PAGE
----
Diermeier is David Lee Shillinglaw Distinguished Service Professor at the University of Chicago’s Harris School of Public Policy, where he previously served as dean. His pioneering scholarship, which he continued while dean and provost, grapples with major questions facing society, including democratic governance, formal political theory, comparative political institutions, corporate social responsibility, private politics, and crisis and reputation management.
As dean, Diermeier led the transformation of the Harris School into the third-ranked public policy school in the nation. He launched a strategy that doubled student enrollment while increasing selectivity, a successful fundraising effort that included funds for the new $80 million, LEED Platinum-certified Keller Center, a 50 percent growth in faculty, and the recruitment of diverse students, faculty and staff.
“It is an honor to be named chancellor of one of America’s top research universities—a university that has been on a meteoric rise.”
As University of Chicago provost, Diermeier was responsible for all university academic and research programs, which include the university’s $2.5 billion budget and those of its medical center and associated laboratories: the Marine Biological Laboratory at Woods Hole, FermiLab and Argonne National Laboratory. The university also operates campuses in Paris and Hong Kong and global centers in Beijing and Delhi.
During his tenure Diermeier and his team reorganized the university’s financial management structure, leading to university-wide net income improvement of $80 million, while federal research grants grew by more than $100 million. Diermeier also led ambitious faculty expansion efforts in computer science and data analytics, economics and policy, urban studies and molecular engineering, culminating in the creation of the Pritzker School of Molecular Engineering in 2019. Recently, he and his team pioneered a new model of funding for Ph.D. students.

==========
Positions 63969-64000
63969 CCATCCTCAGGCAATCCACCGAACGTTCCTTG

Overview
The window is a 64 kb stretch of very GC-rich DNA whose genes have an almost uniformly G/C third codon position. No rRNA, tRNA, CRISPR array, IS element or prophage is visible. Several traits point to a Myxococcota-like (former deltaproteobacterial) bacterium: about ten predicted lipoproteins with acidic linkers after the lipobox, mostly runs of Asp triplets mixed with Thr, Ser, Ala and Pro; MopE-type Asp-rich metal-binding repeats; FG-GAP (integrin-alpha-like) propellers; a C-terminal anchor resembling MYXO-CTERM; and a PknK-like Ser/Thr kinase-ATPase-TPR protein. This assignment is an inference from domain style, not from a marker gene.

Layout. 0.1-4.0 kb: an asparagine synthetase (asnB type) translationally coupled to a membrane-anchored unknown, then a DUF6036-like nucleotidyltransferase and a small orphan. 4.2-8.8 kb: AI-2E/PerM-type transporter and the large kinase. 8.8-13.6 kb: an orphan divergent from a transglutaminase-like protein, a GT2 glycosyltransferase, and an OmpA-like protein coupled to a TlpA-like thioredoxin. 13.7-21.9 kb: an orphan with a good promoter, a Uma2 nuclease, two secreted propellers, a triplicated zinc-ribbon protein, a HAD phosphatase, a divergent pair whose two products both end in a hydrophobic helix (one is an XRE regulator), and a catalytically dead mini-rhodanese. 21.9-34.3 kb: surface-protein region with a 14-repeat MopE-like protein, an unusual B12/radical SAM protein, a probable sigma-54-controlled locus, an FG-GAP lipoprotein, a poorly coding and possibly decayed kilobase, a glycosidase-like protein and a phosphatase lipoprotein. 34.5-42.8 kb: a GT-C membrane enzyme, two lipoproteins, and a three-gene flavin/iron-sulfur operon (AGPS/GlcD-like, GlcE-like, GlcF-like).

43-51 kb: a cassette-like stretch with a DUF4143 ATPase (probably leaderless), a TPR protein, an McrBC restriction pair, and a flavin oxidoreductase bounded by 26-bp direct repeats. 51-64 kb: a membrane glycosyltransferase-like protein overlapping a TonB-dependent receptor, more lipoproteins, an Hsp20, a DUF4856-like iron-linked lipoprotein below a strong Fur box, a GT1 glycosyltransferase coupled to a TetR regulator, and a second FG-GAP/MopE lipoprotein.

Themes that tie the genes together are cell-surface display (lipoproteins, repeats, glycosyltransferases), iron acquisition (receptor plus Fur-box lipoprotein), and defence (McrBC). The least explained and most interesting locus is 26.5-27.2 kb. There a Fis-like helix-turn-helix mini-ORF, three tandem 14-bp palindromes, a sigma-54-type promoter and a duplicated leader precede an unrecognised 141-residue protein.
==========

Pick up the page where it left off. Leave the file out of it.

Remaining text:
Diermeier was responsible for the University of Chicago’s faculty-led, multiyear diversity and inclusion initiative, which enhanced student and faculty diversity and included recruiting and retaining a highly diverse academic leadership team. During his tenure, he appointed six female deans and three female vice provosts.
“Daniel understands that fostering diversity and inclusion is absolutely essential to an academic community,” said Sarah Igo, Andrew Jackson Professor of History, faculty head of E. Bronson Ingram College, and a member of both the Chancellor Search and Advisory committees. “We were impressed by his unbending commitment to this principle—and even more so by the concrete ways he has put it into practice. Daniel’s efforts to ensure access to college for students of all backgrounds and his sterling track record in building a diverse faculty and staff are vital strengths he will bring to Vanderbilt.”
Taking Vanderbilt to the ‘next level’
The search process, the most open and expansive in the university’s history, was led by the Chancellor Search Committee, chaired by Evans. It included faculty and staff representatives for the first time and comprised leaders with strong connections to the university who have a broad mix of perspectives and experiences. The committee considered a diverse group of candidates from a wide range of backgrounds.